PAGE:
Called out of Egypt:

       Matthew provides a record of Joseph being told by God in a dream to flee to Egypt to avoid having Jesus killed by Herod.  After a time, the family leaves Egypt and returns to Nazareth in Galilee.  Matthew sees this return as fulfillment of what the Lord said through the prophet. The prophet referred to is apparently Hosea.

       Matthew 2:15: And so was fulfilled what the Lord had said through the prophet: "Out of Egypt I called my son."

       Hosea 11:1-2:  "When Israel was a child, I loved him, and out of Egypt I called my son. But the more I called Israel, the further they went from me. They sacrificed to the Baals and they burned incense to images (NIV)

       When Israel was a young man, I loved him like a son, and I summoned my son out of Egypt. But the more I summoned them, the farther they departed from me. They sacrificed to the Baal idols and burned incense to images (NET).

       The context of Hosea 11 clearly shows the prophet is talking about the people of Israel.  God is seen as viewing Israel as a Son when He facilitated their release from Egyptian bondage.

       Exodus 4:22-23: Then say to Pharaoh, `This is what the LORD says: Israel is my firstborn son, and I told you, "Let my son go, so he may worship me." But you refused to let him go; so I will kill your (Pharaoh’s) firstborn son.'"

       Since God, through the prophet Hosea, is clearly talking about Israel as a son being called out of Egypt and there is nothing in all of Scripture that speaks of Israel being a synonym for Jesus, we can only conclude Matthew is using this passage to represent a greater fulfillment of something that was clearly fulfilled thousands of years earlier.

       It is interesting that Matthew’s quote of Hosea is from the Hebrew text of the OT.  Many OT quotes in the NT are from the Septuagint text of the Hebrew Scriptures (Greek translation of the Hebrew Scriptures).  The Septuagint renders Hosea 11:1 as, “From Egypt have I recalled his (Israel’s) sons.” Notice the plural "sons."  If this is a more accurate rendering of what Hosea wrote, it makes Matthew’s quote from Hosea as pertaining to Christ even more problematical as saying "sons" would negate applying this passage in any way to the single person Jesus.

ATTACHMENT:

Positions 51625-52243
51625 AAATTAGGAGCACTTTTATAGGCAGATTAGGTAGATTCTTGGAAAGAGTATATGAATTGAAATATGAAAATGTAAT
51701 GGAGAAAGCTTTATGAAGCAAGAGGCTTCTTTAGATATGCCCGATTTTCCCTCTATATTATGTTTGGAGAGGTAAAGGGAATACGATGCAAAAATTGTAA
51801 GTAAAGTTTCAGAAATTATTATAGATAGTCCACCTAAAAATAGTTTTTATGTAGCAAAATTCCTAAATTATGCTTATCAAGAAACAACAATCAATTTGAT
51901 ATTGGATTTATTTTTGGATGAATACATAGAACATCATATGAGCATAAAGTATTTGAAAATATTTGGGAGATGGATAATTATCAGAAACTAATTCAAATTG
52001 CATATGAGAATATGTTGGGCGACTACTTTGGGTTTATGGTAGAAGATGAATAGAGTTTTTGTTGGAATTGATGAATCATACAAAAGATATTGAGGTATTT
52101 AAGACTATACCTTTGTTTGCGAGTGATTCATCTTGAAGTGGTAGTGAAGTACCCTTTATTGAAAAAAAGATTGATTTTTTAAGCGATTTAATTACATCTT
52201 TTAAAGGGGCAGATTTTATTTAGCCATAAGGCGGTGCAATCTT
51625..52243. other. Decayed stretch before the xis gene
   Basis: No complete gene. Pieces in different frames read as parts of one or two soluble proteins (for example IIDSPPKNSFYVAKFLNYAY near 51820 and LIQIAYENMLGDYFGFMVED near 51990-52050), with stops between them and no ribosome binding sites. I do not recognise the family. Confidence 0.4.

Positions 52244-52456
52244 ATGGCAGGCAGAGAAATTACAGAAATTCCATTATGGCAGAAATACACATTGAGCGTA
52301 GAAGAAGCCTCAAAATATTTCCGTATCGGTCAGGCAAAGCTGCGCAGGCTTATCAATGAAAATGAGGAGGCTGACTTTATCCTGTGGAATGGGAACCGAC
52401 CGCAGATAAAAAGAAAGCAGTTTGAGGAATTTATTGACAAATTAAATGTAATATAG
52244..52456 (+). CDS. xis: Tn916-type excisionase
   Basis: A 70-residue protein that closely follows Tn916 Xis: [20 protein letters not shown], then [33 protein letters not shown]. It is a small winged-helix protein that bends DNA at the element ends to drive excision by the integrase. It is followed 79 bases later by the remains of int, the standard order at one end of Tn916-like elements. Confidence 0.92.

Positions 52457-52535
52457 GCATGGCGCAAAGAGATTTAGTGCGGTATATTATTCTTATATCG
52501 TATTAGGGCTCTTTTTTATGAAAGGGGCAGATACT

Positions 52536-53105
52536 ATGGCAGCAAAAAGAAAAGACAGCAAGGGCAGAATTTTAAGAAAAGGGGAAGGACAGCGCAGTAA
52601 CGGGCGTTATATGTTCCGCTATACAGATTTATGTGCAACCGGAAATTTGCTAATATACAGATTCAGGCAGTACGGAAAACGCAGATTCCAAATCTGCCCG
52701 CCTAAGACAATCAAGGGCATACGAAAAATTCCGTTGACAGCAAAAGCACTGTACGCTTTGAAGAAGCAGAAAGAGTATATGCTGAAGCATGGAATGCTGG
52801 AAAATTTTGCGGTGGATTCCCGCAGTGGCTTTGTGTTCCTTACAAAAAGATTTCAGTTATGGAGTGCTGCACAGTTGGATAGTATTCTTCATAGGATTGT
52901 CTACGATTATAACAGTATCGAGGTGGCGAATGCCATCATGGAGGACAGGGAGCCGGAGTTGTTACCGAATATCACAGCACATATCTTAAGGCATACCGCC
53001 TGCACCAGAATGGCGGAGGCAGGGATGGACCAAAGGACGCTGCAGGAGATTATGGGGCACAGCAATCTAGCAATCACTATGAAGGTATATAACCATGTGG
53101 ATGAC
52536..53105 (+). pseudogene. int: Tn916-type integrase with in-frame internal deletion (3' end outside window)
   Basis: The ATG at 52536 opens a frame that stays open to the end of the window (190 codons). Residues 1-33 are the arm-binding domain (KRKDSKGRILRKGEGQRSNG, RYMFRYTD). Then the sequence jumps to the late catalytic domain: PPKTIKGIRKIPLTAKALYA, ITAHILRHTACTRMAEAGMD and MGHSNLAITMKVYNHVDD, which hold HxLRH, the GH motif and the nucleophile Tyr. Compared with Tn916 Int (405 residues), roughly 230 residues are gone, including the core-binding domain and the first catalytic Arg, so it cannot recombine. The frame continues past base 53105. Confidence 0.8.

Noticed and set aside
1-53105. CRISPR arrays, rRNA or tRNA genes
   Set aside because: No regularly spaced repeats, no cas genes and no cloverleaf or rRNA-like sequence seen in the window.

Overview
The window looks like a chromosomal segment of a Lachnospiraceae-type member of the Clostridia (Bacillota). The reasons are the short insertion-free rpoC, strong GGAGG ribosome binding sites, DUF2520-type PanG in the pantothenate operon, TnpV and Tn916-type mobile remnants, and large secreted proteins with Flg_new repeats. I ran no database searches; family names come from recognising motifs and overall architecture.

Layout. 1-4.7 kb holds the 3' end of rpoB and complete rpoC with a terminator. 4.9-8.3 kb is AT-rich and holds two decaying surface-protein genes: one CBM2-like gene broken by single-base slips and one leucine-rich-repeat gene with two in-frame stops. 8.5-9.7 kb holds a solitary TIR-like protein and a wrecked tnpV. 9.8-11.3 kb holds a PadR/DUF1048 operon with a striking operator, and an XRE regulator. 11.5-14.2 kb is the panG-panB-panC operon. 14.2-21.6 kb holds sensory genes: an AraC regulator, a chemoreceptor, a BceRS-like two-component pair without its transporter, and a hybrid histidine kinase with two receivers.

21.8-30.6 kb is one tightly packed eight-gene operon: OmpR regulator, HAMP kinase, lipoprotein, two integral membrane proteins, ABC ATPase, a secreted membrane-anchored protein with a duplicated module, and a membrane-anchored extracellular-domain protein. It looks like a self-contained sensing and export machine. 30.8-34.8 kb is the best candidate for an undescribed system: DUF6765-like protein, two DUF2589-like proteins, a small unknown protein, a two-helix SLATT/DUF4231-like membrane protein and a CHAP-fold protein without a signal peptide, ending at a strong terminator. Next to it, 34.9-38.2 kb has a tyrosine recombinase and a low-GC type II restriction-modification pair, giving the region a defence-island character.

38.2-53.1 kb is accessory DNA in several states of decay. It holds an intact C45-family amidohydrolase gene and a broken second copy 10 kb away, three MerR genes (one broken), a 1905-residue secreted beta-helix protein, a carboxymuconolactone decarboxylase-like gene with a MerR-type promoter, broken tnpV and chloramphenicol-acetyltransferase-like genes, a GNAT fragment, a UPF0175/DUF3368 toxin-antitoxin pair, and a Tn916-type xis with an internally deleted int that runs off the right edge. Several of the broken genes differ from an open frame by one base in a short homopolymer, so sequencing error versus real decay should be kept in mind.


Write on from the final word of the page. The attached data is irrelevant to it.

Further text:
The move to Capernaum:

       According to Matthew, it would appear that Jesus left His hometown of Nazareth to take up residence in Capernaum so that a prophecy found in Isaiah 9:1-2 would be fulfilled.  

       Matthew 4:12-16: When Jesus heard that John had been put in prison, he returned to Galilee. Leaving Nazareth, he went and lived in Capernaum, which was by the lake in the area of Zebulun and Naphtali-- to fulfill what was said through the prophet Isaiah: "Land of Zebulun and land of Naphtali, the way to the sea, along the Jordan, Galilee of the Gentiles--the people living in darkness have seen a great light; on those living in the land of the shadow of death a light has dawned." 

       Before going to this prophecy in Isaiah, we need to look at the context for this prophecy which begins in Isaiah 7 were we have the account of the Northern Kingdom of Israel joining in alliance with the King of Aram to war against King Ahaz and the Southern Kingdom of Judah.  Ahaz is given a sign that is meant to show him God would be with him and Judah and the alliance will not succeed against Judah.  This sign is a virgin giving birth to a son and calling him Immanuel which means “God with us.”   This virgin birth is seen by Matthew as a prophecy of the virgin birth of Jesus which is discussed in detail in Part Two of this series.

       Beginning in Isaiah, Chapter 8, there is an account of a son apparently being born from a union between Isaiah and a prophetess.  It is predicted that before this child is able to talk, the Assyrians would conquer the Northern Kingdom of Israel and Syria.  The narrative than appears to shift to a time future to the events at hand and speaks of the destruction of Jerusalem and its people.  Within this narrative are statements that appear to be pointing to Christ.    

       For example, Isaiah writes of a person who is “a stone that causes men to stumble and a rock that makes them fall’ (Isaiah 8:14).  Jesus is quoted as saying, “He who falls on this stone will be broken to pieces, but he on whom it falls will be crushed” (Matthew 21:44).  Isaiah wrote, “I will wait for the LORD, who is hiding his face from the house of Jacob. I will put my trust in him. Here am I, and the children the LORD has given me” (Isaiah 8:17-18).  The writer of the letter to the Hebrews applies this to Christ. “And again, "I will put my trust in him." And again he says, "Here am I, and the children God has given me" (Hebrews 2:13).  In Isaiah, chapter 9, we see what appears to be a time of restoration for Israel and Matthew sees this fulfilled in Christ as seen in 4:12-16 above.